By Tori Rodgers
The Mac lab that was previously housed beneath the library in CL46 has now merged with the lab in the Johnson Center to become a larger and more sophisticated work space in JC207. The planning has been going on for a little over a year, prompted by the Timken Foundation’s generous million dollar grant, and the move was able to become a reality over the summer.
“[The Timken Foundation’s grant] was awarded specifically to the library to make a space for Center for Student Success, to increase student retention [and] student services,” Michael Garwood, the Instructional Technology Specialist, said. “Eventually the second floor of the library will be the Center for Student Success office.”
This grant and the eventual goal of having a centralized CSS office required some bigger moves that include the movement of the Mac lab, as Adam Klemann, the head of the IT department, explained.
“We made some space… for the Center for Student Success to move into,” Klemann said of the reasons behind this move. “We’ve created a large space that will better serve our students in CVPA, in music, in education, et cetera, over in the Johnson Center.”
As Klemann explained, it’s like a sliding puzzle. The Mac lab was moved from CL46 to JC207, then the CL24 math and computer science PC lab shifted over into CL46. The library’s third floor archive space moved into the CL24 space and the bookshelves from the second floor moved to the third floor, thus freeing up the second floor to become the future CSS.
Macs specifically are useful in their strong graphic design, music production, and video editing programs, enabling them to be used as a teaching space for the music, education, and business departments. Another plus to the new lab is that the presentation package is all 4K.
“The new space has computers located around the perimeter of the room,” Klemann said. “We’ve got high definition projection on one wall and then there are televisions on the other three walls… so [students] can look straight up at the content. Then those TVs can also be used [for] break out groups… [so you can] each have your own display.”
The Mac lab is an open lab, meaning that whenever the JC is open, so is the lab. In addition to these new and improved features, overflow stations and the editing suites previously in the library basement were added to the Johnson Center.
“Next to JC207, there’s JC205 the classroom, and that has four additional overflow workstations, so if there are classes in 207… you can use one of those stations in 205,” Klemann said.
One of the goals to be accomplished with the furthering of this project is to have all of the communications, visual, and performing arts (CVPA) department in one place.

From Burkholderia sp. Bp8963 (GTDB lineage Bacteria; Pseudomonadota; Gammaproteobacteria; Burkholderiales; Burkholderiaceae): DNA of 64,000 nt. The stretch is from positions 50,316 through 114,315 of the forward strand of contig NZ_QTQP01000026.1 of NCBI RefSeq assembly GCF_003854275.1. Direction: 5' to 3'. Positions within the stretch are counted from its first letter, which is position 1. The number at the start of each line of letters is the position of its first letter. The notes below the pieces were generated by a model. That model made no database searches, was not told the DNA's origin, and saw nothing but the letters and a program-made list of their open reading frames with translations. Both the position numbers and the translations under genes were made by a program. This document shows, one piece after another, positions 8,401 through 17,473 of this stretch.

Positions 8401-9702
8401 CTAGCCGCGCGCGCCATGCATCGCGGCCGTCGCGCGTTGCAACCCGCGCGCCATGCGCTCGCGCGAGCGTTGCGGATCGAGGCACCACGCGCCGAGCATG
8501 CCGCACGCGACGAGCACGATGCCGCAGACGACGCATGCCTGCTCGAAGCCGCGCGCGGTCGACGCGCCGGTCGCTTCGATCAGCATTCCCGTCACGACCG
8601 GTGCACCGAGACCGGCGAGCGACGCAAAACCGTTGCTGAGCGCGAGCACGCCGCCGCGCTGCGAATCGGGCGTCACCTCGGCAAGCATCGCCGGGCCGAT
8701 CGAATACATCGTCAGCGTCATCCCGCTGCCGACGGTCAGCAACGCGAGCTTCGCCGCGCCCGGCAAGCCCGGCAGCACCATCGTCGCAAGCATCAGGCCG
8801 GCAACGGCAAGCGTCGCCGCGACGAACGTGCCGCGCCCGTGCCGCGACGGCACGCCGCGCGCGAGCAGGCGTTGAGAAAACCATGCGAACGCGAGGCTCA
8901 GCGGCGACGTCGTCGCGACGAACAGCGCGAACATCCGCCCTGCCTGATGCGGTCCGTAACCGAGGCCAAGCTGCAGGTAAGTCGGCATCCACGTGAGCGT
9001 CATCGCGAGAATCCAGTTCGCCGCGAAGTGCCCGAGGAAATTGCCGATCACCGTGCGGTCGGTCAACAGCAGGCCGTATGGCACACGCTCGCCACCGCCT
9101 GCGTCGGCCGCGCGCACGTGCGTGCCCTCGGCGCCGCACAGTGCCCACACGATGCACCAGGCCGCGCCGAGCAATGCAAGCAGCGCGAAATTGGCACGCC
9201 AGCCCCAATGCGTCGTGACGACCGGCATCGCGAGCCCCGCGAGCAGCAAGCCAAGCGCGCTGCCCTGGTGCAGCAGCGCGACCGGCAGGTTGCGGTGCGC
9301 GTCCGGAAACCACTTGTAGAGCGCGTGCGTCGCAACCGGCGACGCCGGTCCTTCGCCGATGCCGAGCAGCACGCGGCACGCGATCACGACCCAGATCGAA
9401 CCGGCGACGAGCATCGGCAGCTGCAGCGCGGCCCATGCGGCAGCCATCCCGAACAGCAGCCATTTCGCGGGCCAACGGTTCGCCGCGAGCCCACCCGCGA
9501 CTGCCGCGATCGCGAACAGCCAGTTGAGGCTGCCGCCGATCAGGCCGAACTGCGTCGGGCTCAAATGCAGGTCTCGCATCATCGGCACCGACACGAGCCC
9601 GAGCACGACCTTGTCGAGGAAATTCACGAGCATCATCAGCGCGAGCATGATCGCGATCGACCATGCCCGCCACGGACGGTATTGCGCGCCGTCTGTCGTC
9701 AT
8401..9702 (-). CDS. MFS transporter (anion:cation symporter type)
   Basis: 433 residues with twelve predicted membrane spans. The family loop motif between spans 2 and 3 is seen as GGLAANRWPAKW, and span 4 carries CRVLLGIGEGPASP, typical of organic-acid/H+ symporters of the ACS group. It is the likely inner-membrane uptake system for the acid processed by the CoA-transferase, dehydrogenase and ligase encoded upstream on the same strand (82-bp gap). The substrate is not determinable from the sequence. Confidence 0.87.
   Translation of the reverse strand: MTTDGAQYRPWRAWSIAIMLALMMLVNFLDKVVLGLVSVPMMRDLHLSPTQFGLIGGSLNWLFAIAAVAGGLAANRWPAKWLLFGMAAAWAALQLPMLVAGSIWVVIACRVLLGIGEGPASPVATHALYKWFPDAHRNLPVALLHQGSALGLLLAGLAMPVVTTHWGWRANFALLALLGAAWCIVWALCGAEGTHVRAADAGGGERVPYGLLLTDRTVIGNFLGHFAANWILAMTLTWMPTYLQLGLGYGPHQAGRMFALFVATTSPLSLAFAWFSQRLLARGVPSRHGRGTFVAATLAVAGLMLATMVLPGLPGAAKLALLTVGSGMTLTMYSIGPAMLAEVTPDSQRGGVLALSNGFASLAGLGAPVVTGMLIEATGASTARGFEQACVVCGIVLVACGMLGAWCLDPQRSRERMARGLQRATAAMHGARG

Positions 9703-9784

“Over this next year we’ll complete the remainder of those [CVPA] offices and then probably next fall, depending on the timing, they will all be relocated to the Johnson Center,” Klemann said.
Zachary Rearick, a music education major in his junior year, worked with IT this summer and was able to get hands-on experience in developing the lab. He uses the Mac lab all the time and with his fine arts major, he practically lives in the Johnson Center.
“I use it for the music software primarily,” Rearick said. “I also use it just for the efficiency that it provides in doing homework. Just having two monitors helps a lot with productivity.”
Rearick is a frequent visitor to the lab and enjoys features like the overflow lab.
“There were many times that my free periods would line up right with a class that was meeting in [the lab] and then I wouldn’t be able to get work done, so having that [overflow] space over there that’s dedicated [as a workstation] is nice,” Rearick said.
For students like Rearick that come to work in the Mac lab, Michael Garwood stresses the importance of using an external hard drive. When files are saved directly to the Mac, the computer has to get wiped more often and will likely lead to lost work.
“[With an external hard drive] they can actually take their projects with them [and] they can work on any computer at any time because it all gets saved to that hard drive,” Garwood said.
Students would do well to follow his advice to keep the computers up and running as they ought to be. A lot of man hours and cost have went into the creation of this new Mac lab, as well as the competition and scheduling issues that arise from combining two specialized spaces into one. However, it is an event that will pay off with its outstanding functionality.
“We’re excited because we’ll have creative writing… music production… CVPA, [and] graphic design, all in the same place,” Klemann said. “We’re looking forward to seeing what sort of converged projects that happen amongst the students that are in those different programs.”